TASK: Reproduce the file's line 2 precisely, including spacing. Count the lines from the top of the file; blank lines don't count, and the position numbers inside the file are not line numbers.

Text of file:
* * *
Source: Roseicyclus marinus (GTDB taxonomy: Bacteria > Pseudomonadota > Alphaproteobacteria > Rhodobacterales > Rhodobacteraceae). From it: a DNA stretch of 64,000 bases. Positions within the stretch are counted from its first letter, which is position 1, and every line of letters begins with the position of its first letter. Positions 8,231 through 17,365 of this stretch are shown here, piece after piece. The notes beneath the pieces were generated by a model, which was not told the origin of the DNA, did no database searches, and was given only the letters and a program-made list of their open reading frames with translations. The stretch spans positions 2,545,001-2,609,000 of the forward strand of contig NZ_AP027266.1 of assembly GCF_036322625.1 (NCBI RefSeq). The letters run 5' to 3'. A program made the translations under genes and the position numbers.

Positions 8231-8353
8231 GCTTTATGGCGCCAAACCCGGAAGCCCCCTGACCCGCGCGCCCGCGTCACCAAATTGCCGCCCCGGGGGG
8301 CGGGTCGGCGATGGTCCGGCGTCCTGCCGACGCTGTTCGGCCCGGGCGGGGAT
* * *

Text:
Positions 8231-8353